I think power prices would track a similar graph (as would state owned power company profits). I also suspect the price of a liter of milk or petrol would track a similar picture. This is the effect of CPI increases on wages, no more no less.

    It represents no standard of living increase, just a shift from CPI running at 1.5%-2.5% to 2.5%-4%.

    Labour have hiked inflation compared to National – Bravo.

  41. pete 42

    I was taught at school that graphs should start at zero unless you have a really good reason.

    Time series graphs tend not to start at zero, because we’re more interested in the changes than in the actual value. The big bold blue and red colouring in is probably borderline misleading, but it sure does look pretty.

    Otherwise I’m not sure how we get such a discrepancy between median income here and median full-time income per DPF.

    The low-income end of the distribution has less bargaining power and so were more likely to be casualised under the ECA. Chop off the left hand tail and the median jumps to the right (1990-1999). Add the tail back in and the median jumps back to the left (1999-2007). DPF’s figures are dominated by this effect; Tane’s figures capture the actual movements in the income distribution.

  42. Sam Dixon 43

    burt you moron –
    inflation adjusted means that changes in cost of living including house prices is already taken into account. the figures you see say that in 1991 the median income after tax would buy good and serices that cost $284 in 2006, whereas in 2006 the median income after tax would buy goods and services that cost $394 in 2006..

    your economic iliteracy is actually embarassing – that is, i feel bad for you for making such a fool of yourself over a basic economic point.

  43. Sam Dixon 44

    PaulL – DPF’s graph only measures full time wages, Tane’s meaures incomes – why is Tane’s better?

    first a premise: the object is to find out how much the typical person has in their back pocket and how that changed under naional and labour.

    The after tax, inflationed adjusted median income does this better than the after tax inflation adjusted median wage becuase it measures all income rather than just full time wages – so changes in the balance of sources of income distrort Farrar’s figures but not Tane’s. For instance, since 2000 many high income people have shifted earnings that were previously wages into dividends or trusts, that makes am average wage measurement lower but median income is not affected and continues to show the true picture.

    Also,just measuring fulltime wages does not tell you anything about if most people have more money in their pockets becuase there is more work around, the median income does.

    Basically, Tane’s figures are the full picture, Farrar’s are a portion of Tane’s figures that have selectd for the parttern they seem to show.

    (DPF’s previous one only measured ordinary time wages even wose, becuase it missed out changes around penal rates, and it was a mean so subjec outler effect from a few wealthy people getting much mroe wealthy than others, thus giving a false picture of the ordinary person’s income)

  44. burt 45

    Sam

    burt you moron

    So where is the statement that the first graph (which looks very much like an inflation graph) is adjusted for inflation… It is not.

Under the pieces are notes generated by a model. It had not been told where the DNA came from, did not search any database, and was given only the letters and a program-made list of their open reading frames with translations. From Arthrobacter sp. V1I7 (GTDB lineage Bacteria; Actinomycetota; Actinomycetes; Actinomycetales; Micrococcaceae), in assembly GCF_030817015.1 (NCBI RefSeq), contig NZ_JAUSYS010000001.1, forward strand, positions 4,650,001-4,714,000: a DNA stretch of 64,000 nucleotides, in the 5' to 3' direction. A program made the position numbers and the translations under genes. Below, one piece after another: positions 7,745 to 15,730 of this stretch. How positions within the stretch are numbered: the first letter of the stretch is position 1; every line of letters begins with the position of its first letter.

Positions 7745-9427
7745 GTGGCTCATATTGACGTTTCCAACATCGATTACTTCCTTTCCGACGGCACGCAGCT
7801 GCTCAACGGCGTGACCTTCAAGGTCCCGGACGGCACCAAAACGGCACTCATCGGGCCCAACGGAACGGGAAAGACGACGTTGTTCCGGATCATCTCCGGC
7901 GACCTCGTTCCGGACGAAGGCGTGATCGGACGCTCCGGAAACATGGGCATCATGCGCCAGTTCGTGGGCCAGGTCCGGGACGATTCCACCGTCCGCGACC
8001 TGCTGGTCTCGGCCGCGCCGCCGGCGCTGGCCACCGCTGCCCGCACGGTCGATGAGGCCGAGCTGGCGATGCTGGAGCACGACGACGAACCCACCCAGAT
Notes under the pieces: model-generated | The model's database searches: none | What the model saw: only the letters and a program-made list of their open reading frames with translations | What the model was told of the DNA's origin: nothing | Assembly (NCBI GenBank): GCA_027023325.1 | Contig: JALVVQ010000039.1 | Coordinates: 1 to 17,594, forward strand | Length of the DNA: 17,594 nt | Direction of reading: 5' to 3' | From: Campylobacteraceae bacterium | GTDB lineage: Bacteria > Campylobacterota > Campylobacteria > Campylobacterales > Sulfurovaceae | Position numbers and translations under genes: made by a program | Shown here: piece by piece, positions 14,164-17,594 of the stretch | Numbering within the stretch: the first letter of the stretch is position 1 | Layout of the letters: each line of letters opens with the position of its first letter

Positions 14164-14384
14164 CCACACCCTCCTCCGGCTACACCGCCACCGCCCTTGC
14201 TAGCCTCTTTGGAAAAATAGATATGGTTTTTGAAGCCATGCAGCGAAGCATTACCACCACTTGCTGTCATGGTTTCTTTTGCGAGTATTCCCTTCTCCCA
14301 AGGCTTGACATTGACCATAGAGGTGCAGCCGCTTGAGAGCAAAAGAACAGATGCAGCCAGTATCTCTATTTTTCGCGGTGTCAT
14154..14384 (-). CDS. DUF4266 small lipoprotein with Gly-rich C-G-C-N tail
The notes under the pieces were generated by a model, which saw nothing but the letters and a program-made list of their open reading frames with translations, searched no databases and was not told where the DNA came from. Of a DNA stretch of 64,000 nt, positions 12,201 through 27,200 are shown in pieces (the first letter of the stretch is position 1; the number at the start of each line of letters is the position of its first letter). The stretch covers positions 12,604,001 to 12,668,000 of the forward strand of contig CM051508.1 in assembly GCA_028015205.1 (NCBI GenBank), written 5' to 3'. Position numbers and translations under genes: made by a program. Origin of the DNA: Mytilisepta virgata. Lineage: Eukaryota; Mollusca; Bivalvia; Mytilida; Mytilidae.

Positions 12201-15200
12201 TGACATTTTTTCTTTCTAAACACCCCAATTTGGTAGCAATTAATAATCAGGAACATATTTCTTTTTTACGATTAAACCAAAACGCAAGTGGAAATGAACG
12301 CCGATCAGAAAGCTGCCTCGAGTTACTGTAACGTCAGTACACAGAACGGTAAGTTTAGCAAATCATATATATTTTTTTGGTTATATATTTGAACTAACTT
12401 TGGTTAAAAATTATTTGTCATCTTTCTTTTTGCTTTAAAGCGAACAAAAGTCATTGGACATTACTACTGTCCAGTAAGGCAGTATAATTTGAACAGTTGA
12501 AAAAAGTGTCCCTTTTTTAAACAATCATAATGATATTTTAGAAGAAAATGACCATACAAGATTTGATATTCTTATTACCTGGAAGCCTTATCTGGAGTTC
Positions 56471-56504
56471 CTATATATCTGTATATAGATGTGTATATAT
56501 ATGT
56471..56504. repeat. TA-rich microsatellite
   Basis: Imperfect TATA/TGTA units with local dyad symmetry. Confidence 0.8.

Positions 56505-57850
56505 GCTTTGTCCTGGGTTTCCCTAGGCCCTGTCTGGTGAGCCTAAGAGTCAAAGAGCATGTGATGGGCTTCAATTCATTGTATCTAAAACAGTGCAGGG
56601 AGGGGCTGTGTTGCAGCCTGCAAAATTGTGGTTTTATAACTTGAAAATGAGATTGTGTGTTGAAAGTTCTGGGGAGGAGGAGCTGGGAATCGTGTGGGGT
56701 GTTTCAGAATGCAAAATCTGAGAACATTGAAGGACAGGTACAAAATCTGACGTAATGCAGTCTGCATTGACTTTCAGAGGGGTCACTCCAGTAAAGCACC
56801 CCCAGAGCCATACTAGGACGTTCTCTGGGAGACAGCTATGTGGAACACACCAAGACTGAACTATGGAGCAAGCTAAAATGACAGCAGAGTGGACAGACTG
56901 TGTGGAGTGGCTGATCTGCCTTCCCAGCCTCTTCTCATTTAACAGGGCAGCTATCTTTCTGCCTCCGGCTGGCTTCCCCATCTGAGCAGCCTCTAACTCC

The second one is adjusted for something, spin perhaps. Perhaps you could publish the percentage used for inflation each year and then I’ll happily debate how you got $284 (as a 1991 median wage adjusted by 15 years of inflation).

    Until then I’m happy being a moron for being able to see the unadjusted graph for what it is, a representation of inflation.

  45. burt 46

    Sam

    $272 adjusted by 15 years of inflation to get $284 shows a total of 4% inflation over 15 years.

    Not according to this: http://www.rbnz.govt.nz/keygraphs/Fig1.html

    Inflation has been hovering around 2%-4% every year since 2000. Not 4% over 15 years.

    Busted. The inflation adjusted graph is sham.

  46. burt 47

    Sam

    If inflation has been hovering around 2% for 15 years the total effect of that 2% over time is circa 35%.

    $272 adjusted for inflation over 15 years (35%) is actually $418. Your graph should be point down, which I believe is what DPF has been trying to tell you.

    So who is the moron?

  47. burt 48

    Sam

    I was being nice to you guys with the above numbers, from the Reserve Bank link. “Since 1990 CPI inflation has averaged around 2.5%”, which over 15 years gives a gross increase of circa 46%. (not the friendly 2% I first used)

    So $272 grossed up by 46% = $503 which is more than the unadjusted 2006 figure of $485. We really are going backwards compared to inflation.

  48. Sam Dixon 49

    no burt, i’m afriad the problem is still you’re an idiot.

    This time you’ve forgotten to take tax into account. you’ve got to take that off before applying the CPI.

    fish in a barrel mate.

  49. pete 50

    burt:

    Since 1990 CPI inflation has averaged around 2.5%

    Economists do some odd things with growth rates based on the approximation exp(x)-1 ~ x for small x.

    So if prices rise 37.5% in 15 years they’ll call that a 2.5% “average” (i.e. 37.5%/15 = 2.5%)

    Using the Reserve Bank’s inflation calculator I get:

    272.00 $3q1991 = 370.71 $3q2006

    So $272 grossed up by 46% = $503

    A 46% increase on $272.00 should give you $397.12. Might want to take that calculator in for a service.

  50. Sam Dixon 51

    here’s how to calcualte it:

    a) get the gross median nominal income for the year (1991 $272)

    b) take off tax (23.5% in 1991 leaving $208.08 net median nominal income)

    c) use the RBNZ’s calcuator to adjust to 2006 dollars (rather than, you know, guess) – CPI in 1991 735,in 2006 1000. $284 net median real income in 2006 dollars.

    d) repeat, graph, laugh at Farrar.

  51. I think Muzza’s getting pissed at you, Robinsod! Muzza, chill out.